No doubt this is part of what is driving the stock markets higher and, I think, many investors are anticipating that Joe B and the Dems in Congress are going to pump a LOT of money into the economy which should be good for the economy and for corporate profits in the short run. Plus, for many investors, there really is no other place to invest your money besides stocks. Of course, in the longer run, you have to wonder how all of the "free money" is going to be paid back. I'm predicting that by the end of Joe B's first term, the federal government is going to be $40 TRILLION in (direct) debt (and also with tens of trillions of dollars in unfunded liabilities). It has truly just all become "funny money" that will never get paid back and may eventually sink the country (see, e.g., Venezuela). There IS a reason why the dollar is now sinking fast against most other currencies.
    Agreed, which is a key component of why I believe interest rates have bottomed. At some debt level, Mr. Market will demand a default premium.

  8. #1388
    Quote Originally Posted by Jeffrey View Post
    Agreed, which is a key component of why I believe interest rates have bottomed. At some debt level, Mr. Market will demand a default premium.
    Yea, I doubt interest rates will stay this low forever. Eventually, the bond vigilantes around the globe will demand that the US pay higher rates before they will buy our debt (and then we'll be in trouble). I just checked - the 20+ year US bond inverse ETF ("TBT") is already up 12% since late November. Not a bad bet to hedge rising interest rates.

  9. #1389
    Join Date
    Dec 2016
    Location
    Las Vegas, Nevada (Ohio born and raised)
    Speaking of luck, my wife and I bought our first house in 2016 for only $250k. We will be selling it in May and it looks like it will go for about $350k. So lucky and fortunate, so far! I got really worried when the pandemic hit but Vegas has weathered the storm even with high unemployment thanks to low inventory, California buyers, and low interest rates. Letís keep it up a few more months!

  10. #1390
    Quote Originally Posted by duke79 View Post
    Yea, I doubt interest rates will stay this low forever. Eventually, the bond vigilantes around the globe will demand that the US pay higher rates before they will buy our debt (and then we'll be in trouble). I just checked - the 20+ year US bond inverse ETF ("TBT") is already up 12% since late November. Not a bad bet to hedge rising interest rates.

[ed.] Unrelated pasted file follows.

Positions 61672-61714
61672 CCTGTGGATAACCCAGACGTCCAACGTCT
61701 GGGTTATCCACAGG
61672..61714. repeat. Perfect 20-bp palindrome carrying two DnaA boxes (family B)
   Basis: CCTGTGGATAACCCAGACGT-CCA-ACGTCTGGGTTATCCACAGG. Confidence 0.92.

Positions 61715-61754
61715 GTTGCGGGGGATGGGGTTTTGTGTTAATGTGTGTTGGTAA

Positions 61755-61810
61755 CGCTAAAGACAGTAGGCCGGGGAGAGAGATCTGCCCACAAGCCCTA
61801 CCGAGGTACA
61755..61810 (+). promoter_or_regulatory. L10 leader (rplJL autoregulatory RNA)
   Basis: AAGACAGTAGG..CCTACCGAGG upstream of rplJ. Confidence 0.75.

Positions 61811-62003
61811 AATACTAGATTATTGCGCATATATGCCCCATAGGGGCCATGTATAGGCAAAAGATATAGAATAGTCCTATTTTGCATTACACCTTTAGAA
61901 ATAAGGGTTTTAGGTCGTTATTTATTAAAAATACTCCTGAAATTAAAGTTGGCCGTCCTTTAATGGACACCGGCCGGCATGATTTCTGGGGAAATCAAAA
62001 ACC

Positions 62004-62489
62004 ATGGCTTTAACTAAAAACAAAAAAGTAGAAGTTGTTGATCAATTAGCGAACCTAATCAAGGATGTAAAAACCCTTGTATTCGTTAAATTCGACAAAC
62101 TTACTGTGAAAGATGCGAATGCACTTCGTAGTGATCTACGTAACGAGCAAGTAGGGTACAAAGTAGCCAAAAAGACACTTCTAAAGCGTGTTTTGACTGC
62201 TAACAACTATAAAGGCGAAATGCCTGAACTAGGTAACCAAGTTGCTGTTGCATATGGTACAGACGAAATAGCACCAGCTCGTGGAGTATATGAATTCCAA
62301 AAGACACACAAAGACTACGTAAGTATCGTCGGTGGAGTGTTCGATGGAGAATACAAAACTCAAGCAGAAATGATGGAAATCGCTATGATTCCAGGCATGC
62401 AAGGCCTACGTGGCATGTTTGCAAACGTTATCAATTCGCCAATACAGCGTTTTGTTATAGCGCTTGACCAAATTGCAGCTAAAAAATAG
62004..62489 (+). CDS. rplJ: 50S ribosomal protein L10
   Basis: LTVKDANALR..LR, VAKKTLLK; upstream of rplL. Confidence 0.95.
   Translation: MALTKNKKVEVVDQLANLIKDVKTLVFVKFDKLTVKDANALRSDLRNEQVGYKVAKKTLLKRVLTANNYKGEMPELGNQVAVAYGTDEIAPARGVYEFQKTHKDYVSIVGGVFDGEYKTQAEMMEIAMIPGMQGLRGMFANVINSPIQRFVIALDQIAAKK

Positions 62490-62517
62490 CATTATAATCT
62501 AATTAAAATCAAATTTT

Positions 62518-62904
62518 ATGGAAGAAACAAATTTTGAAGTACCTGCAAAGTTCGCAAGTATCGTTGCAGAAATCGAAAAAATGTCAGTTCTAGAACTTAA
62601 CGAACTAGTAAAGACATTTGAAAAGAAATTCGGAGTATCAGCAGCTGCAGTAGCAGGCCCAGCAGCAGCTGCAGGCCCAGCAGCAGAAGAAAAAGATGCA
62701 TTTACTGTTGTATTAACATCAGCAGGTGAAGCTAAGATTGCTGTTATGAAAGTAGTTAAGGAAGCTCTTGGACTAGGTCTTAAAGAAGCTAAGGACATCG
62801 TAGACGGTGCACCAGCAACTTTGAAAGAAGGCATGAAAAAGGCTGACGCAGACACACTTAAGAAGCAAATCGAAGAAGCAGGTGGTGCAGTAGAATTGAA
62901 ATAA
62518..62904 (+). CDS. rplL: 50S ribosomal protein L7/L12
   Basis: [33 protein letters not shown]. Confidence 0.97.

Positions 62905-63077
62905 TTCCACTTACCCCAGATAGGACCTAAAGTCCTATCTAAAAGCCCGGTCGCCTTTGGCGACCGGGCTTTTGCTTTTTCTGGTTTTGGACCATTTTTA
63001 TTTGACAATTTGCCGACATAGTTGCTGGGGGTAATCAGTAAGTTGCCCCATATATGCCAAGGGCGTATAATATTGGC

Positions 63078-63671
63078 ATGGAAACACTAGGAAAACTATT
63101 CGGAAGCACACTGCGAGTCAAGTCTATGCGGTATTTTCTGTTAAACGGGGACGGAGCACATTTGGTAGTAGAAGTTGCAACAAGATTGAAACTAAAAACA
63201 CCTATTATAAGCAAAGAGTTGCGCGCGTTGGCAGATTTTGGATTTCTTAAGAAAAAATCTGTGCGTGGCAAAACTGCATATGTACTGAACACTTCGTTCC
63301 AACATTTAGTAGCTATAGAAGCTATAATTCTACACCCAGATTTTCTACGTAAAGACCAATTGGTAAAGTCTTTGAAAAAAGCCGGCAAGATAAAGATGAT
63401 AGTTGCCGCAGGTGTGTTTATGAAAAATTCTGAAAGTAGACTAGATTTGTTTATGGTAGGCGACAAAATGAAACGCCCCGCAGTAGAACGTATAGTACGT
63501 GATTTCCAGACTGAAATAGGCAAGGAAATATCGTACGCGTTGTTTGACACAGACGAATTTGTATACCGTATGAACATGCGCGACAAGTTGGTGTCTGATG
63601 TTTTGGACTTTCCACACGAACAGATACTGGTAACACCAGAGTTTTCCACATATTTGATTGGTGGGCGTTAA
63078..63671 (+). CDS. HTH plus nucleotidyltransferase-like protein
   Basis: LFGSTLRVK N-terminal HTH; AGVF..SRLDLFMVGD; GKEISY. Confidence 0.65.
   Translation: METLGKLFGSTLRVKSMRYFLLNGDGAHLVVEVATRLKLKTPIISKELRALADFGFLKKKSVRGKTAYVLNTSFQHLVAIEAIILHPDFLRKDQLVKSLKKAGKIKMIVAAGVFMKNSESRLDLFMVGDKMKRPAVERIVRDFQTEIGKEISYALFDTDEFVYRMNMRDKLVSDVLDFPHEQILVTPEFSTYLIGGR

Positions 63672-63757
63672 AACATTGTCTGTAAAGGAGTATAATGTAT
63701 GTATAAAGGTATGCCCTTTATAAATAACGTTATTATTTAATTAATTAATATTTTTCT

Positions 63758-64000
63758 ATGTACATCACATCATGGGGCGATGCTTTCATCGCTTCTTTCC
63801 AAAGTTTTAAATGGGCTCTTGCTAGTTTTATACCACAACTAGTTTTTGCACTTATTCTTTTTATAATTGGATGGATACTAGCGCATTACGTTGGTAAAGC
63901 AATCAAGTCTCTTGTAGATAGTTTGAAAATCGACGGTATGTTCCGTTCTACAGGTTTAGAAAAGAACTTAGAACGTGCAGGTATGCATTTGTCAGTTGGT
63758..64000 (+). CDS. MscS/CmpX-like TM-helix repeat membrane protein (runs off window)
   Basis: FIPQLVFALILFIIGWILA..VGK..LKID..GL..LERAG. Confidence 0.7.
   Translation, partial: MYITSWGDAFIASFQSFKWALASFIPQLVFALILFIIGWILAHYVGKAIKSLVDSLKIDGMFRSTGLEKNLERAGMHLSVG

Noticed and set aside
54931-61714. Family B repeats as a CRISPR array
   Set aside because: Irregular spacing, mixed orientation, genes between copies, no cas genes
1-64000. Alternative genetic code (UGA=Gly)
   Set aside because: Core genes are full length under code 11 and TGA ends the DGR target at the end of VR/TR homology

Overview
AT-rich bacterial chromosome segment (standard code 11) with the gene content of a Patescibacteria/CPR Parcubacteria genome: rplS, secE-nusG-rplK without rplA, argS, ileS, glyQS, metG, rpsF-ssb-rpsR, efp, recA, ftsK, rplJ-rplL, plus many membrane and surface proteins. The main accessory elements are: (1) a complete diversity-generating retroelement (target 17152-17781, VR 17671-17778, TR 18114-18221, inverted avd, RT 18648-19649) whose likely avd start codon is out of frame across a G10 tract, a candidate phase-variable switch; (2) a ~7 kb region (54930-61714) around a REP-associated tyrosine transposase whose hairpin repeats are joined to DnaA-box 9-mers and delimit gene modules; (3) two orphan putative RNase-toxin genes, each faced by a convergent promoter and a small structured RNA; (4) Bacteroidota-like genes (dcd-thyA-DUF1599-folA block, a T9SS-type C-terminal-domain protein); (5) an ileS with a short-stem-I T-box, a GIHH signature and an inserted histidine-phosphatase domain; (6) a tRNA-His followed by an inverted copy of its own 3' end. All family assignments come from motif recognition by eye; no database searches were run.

True, or buy (asset rate sensitive) bank stocks.

  11. #1391
    Quote Originally Posted by Jeffrey View Post
    True, or buy (asset rate sensitive) bank stocks.
    Yes, bank stocks will benefit (assuming the economy doesn't tank and loans go bad); also gold and even bitcoin (now at 38,000!! Crazy, IMHO).

  12. #1392
    Quote Originally Posted by LasVegas View Post
    Speaking of luck, my wife and I bought our first house in 2016 for only $250k. We will be selling it in May and it looks like it will go for about $350k. So lucky and fortunate, so far! I got really worried when the pandemic hit but Vegas has weathered the storm even with high unemployment thanks to low inventory, California buyers, and low interest rates. Let’s keep it up a few more months!
    Awesome! This has been an extremely strange recession. Historically, home prices usually fall, during a recession, and certainly don’t increase. Congratulations!

  13. #1393
    Quote Originally Posted by duke79 View Post
    Yes, bank stocks will benefit (assuming the economy doesn't tank and loans go bad); also gold and even bitcoin (now at 38,000!! Crazy, IMHO).
    Substantially more stimulus should translate to less loan defaults. Especially, those who lend to higher risk customers.